LM Have you changed the way you read over time or have you always been the same reader?

EVM No, a lot has changed. There are books that I return to and realize that I only understand now. Or I understand them so much better. I find pleasure in reading now, in a way that I didn’t before. It must have to do with aging, it’s one of the few advantages of being older: You’re able to savor even more a great book like Don Quixote, for example. There aren’t any other advantages, actually, but this one is real. It’s also so incredible that you can buy a book of Shakespeare’s for a dollar now, that you have something so inexpensive within reach, where some extremely intelligent person is telling the best story in the world—

LM And telling it in the best way.

EVM Many years had to go by before I was able to understand it. I liked literature but wasn’t sure why; I’ve come to it over time. It’s similar to what happens with my books, they get better over time, surely because I continue to think of them in relation to other books. There is a lot more to them than what I had first realized.

LM Lobo Antunes said a few years ago that he likes to read bad books because he’s able to see the stitching, understand how they’ve been written, what their faults are, while good books can’t be pulled apart because they are perfect. Do you relate to this?

EVM No, no. Lobo Antunes writes in an insane asylum, surrounded by crazy people who tell him sentences that he finds interesting. Bolaño, for example, loved to read the manuscripts of people who couldn’t get published.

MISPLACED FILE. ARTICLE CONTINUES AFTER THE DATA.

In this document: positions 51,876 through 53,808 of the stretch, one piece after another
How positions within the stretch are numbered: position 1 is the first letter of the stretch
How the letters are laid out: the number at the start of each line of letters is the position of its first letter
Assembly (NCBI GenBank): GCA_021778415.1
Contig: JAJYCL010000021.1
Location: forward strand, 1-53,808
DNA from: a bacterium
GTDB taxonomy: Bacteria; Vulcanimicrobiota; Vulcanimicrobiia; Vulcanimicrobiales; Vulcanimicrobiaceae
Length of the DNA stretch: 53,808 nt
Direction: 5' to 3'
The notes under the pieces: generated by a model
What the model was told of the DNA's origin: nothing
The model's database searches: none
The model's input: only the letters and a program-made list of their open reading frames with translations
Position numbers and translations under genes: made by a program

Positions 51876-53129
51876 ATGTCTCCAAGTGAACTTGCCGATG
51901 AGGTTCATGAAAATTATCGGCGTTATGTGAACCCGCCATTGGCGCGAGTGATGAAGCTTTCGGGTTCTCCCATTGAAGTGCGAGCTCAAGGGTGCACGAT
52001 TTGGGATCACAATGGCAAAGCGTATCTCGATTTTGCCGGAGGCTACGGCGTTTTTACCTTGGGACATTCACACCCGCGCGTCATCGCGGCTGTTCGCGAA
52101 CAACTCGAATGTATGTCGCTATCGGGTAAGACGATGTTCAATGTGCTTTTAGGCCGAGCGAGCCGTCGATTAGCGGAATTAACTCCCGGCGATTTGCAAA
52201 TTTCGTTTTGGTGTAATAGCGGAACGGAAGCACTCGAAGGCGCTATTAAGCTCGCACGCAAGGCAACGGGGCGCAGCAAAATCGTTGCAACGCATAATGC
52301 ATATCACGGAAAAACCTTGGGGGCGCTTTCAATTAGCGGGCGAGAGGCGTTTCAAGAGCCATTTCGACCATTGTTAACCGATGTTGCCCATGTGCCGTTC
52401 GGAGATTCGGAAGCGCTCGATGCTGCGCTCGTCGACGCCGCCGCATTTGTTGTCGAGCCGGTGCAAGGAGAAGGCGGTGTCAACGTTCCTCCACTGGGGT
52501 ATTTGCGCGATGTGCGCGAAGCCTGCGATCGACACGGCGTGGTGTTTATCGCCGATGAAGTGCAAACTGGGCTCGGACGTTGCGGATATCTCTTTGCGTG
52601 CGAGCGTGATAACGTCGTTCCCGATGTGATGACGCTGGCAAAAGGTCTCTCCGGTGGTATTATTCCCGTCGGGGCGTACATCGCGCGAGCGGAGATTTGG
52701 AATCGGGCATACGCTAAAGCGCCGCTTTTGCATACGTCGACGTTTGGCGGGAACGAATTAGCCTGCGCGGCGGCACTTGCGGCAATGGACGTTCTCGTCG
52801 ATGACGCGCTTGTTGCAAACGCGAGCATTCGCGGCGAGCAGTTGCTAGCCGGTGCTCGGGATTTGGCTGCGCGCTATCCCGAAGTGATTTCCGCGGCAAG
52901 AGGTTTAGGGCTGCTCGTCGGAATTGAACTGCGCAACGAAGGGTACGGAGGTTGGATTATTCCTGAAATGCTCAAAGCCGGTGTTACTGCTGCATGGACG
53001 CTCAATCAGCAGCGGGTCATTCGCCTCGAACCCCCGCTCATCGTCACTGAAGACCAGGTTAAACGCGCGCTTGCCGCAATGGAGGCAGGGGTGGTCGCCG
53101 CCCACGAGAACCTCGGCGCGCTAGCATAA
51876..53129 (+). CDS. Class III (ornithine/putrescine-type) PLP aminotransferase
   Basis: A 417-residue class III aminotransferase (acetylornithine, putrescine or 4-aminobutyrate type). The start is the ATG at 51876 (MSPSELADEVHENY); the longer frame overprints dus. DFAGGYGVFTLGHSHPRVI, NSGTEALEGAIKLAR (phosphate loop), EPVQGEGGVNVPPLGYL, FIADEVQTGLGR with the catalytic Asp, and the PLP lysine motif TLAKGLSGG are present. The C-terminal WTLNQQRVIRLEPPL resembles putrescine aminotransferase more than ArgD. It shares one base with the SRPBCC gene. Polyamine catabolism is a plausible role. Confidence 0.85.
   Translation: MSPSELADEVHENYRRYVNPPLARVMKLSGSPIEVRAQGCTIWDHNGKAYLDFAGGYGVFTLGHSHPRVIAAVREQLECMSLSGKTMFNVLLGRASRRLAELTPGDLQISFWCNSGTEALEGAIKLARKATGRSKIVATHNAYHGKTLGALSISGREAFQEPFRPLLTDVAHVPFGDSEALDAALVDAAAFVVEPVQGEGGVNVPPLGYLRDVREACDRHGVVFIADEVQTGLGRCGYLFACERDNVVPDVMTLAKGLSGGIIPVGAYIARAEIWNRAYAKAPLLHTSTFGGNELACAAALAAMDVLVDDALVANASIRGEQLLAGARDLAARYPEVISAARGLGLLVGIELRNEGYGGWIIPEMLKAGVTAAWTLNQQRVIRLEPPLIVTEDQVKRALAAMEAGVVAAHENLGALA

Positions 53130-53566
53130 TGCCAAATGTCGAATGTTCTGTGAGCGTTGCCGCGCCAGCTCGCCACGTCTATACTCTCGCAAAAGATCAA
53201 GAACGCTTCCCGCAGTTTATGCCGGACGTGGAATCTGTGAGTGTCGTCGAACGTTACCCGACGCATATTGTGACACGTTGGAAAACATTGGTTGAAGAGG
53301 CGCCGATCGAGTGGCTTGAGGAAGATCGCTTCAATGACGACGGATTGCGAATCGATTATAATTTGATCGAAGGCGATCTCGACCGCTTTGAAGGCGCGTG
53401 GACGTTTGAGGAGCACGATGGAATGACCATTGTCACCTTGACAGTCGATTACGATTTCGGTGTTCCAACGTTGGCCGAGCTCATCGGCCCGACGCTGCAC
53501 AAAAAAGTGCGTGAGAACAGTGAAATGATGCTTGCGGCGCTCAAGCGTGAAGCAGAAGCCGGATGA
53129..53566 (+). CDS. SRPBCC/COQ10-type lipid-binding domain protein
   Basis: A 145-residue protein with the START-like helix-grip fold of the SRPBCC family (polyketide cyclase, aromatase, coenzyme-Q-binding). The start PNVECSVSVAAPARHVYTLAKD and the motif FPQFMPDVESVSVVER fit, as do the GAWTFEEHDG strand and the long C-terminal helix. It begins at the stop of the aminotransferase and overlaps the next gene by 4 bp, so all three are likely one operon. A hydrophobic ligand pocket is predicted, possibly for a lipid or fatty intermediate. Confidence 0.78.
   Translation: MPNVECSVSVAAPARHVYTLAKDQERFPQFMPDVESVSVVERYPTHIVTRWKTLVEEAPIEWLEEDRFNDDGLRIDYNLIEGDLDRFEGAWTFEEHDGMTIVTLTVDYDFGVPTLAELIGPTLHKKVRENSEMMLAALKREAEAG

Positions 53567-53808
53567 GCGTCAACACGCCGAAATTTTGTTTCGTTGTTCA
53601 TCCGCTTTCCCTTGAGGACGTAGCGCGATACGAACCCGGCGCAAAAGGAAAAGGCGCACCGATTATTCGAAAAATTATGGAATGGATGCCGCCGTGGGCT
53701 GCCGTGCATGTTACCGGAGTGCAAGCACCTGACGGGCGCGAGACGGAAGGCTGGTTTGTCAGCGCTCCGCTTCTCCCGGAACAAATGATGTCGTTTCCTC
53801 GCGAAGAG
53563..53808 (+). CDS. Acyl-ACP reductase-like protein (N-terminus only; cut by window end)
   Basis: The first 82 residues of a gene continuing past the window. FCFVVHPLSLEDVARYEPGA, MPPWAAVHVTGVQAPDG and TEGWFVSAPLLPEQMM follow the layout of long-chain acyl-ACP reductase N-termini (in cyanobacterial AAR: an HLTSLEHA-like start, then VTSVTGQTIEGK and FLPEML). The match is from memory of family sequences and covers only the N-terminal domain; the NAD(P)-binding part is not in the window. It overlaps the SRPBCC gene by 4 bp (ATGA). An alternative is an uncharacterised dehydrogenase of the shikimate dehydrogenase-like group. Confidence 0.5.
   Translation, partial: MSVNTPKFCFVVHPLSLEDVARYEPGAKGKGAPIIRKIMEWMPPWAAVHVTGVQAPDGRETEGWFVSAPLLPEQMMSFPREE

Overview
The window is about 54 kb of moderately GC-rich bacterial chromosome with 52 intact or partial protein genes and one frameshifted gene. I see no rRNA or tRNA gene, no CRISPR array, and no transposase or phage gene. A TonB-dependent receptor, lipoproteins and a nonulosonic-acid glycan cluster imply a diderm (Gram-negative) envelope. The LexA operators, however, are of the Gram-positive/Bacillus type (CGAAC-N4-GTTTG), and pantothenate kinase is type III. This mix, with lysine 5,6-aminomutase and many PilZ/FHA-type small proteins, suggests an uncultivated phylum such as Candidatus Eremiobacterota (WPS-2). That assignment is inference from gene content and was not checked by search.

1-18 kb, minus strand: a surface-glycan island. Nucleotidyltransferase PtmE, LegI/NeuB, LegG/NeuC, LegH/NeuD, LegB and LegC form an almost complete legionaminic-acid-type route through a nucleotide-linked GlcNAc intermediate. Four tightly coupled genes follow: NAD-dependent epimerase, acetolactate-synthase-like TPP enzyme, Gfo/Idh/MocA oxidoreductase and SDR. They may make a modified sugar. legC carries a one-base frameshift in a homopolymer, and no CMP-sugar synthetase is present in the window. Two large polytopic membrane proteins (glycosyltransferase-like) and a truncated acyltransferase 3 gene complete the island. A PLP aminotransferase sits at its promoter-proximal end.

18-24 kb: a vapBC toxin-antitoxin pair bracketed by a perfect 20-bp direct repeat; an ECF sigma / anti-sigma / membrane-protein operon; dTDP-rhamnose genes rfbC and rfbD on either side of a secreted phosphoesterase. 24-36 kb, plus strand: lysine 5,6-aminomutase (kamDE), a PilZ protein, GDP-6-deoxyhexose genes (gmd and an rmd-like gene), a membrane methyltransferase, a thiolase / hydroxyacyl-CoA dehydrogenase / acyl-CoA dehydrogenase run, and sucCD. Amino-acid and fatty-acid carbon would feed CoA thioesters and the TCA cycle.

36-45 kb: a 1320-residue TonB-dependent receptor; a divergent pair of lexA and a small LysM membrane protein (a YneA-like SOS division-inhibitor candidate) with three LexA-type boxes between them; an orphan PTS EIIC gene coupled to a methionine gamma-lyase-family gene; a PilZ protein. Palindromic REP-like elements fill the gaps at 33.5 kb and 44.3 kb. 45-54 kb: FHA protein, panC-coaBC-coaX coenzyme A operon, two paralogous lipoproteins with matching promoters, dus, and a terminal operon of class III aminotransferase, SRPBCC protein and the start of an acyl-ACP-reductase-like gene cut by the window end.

LM Why?

EVM “What the hell,” he used to say. “These people have a story to tell because something happened to them. Something intense, but the problem is they don’t know how to tell it because they don’t know how to write. On the other hand there are many other writers whose lives are uneventful, so they have nothing to tell.” He was right: people might have really great stories to tell, but knowing how to do so is something else.

LM Earlier, we talked about writing without knowing where the text is going, of reaching the end to find out where the center or the truth of the novel is, of going back to rewrite.

EVM I lived exactly that process as I was writing Dublinesque. I kept thinking I had reached the center of the story, but I didn’t find the center until I reached the last page. My next novel, Aire de Dylan, was different. I found many different centers as the writing moved forward, but in the end I realized that the novel completely lacked a center. Instead, it had many.

LM You found many novels within the novel.

EVM Yes, that’s what happens in Aire de Dylan but especially in Dublinesque—a novel from which I could have written six or seven others. I preferred to have one that included all of them, as if I were one of those debut novelists wanting to say everything in the first book. I’d say, All right, this is the central theme, and go on finding more. Finally, I understood that the center was at the end, more specifically, in the last line. The guy who was dead appears; he’s the author. When the author reappears, the novel is over.

LM You just spoiled the novel’s ending!

EVM It doesn’t matter. One realizes then that the novel is written against the death of the author.